TU Law Professor in Legal "Jeopardy" on May 2 Million-Dollar Tourney Broadcast
Wednesday, April 24, 2002
Published on 4/25/02
She wasn't one of the show's biggest money winners, but three previous appearances on Jeopardy had made Kate Waits, associate professor at The University of Tulsa College of Law, an audience favorite. So when the producers sought out 15 past champions for their Million Dollar Masters' Tournament, Waits was invited to make her fourth Jeopardy visit in 15 years.
She first appeared on the show in 1987 and became a four-day champ. She returned as a semifinalist in the 1988 Tournament of Champions and for Super Jeopardy 1990, winning almost $60,000 in her combined appearances.
The 2002 tournament had a different spin. "These were the champions people remembered," Waits said, "the most memorable personalities." Contestants included a blind man who had trounced his competition five days straight; and the six-foot, six-inch New York police officer with the Fu Manchu mustache who had the highest five-day total in the show's history.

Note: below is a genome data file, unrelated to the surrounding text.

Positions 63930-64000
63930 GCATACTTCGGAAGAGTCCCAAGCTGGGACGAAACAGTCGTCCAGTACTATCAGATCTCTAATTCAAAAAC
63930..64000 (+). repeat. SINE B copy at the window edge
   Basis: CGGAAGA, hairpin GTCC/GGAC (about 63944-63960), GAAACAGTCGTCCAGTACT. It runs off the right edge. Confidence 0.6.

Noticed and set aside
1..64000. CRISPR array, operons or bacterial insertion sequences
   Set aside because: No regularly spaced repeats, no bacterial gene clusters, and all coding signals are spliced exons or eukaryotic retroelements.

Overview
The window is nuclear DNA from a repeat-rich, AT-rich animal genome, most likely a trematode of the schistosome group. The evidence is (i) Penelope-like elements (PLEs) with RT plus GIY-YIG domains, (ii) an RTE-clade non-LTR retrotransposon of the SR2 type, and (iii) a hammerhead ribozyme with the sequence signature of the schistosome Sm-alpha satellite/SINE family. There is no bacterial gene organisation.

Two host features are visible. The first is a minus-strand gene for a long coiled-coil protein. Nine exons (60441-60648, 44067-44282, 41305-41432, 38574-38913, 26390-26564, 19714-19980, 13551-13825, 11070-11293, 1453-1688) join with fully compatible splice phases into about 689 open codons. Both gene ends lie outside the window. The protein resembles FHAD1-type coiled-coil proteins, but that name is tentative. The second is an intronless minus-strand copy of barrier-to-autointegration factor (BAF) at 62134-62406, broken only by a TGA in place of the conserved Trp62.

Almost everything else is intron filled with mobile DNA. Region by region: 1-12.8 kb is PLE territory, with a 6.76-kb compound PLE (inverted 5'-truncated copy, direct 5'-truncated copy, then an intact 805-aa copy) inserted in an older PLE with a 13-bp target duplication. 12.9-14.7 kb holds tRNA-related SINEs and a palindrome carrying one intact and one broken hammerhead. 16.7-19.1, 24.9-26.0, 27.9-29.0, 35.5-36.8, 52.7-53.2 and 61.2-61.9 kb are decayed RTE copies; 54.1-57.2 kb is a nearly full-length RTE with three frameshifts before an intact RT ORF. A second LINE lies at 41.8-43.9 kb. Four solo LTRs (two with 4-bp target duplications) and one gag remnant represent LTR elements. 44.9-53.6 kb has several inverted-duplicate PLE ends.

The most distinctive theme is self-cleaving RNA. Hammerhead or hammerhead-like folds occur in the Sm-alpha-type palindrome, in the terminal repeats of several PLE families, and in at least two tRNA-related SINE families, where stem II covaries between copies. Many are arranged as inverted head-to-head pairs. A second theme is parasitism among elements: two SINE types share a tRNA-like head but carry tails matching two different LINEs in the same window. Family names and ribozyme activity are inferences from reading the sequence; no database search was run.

Hardly a shy violet, Waits guesses that her selection was based on her ability to be both knowledgeable and lively. Also, she had engaged in back-and-forth banter with the show's answer-and-question host, Alex Trebeck – something audiences enjoyed.
Sports and movies were her strongest categories; pop culture and science, her most feared. "Pop culture has changed a lot since I was first on the show," Waits said, "the younger contestants definitely had the advantage there." Admittedly never speedy on the buzzer, Waits, now 51, adds, "the passage of time sure hasn't helped. I couldn't believe how fast some of the contestants were, especially the Nintendo generation."
Her opponents – a mix of lawyers, educators, writers and others – displayed "an unbelievable level of knowledge," she said. The writers tried to include some impossible questions, but at least one contestant knew the answer to each one, from arts to zinc.
Rather than feeling competitive, the 15 men and women bonded as a group. As one of Waits' competitors noted, "It felt great to be with 14 other people who, when you said you were reading 'The Decline and Fall of the Roman Empire' for enjoyment, didn't think that was weird."
Her New York adventure included her husband, Martin Belsky, dean of the TU law school; TU professor Elana Newman, on leave in New York to oversee a project about Ground Zero; and a film crew from Channel 8, including reporter Mark Bradshaw.
Waits' appearance will air at 4:30 p.m. on Thursday, May 2, on KTUL-Channel 8. She will host a watch party at The Hut in the Allen Chapman Activity Center on the TU campus, starting about 4 p.m. that day.
How did she do on the show? That's one answer she can't question.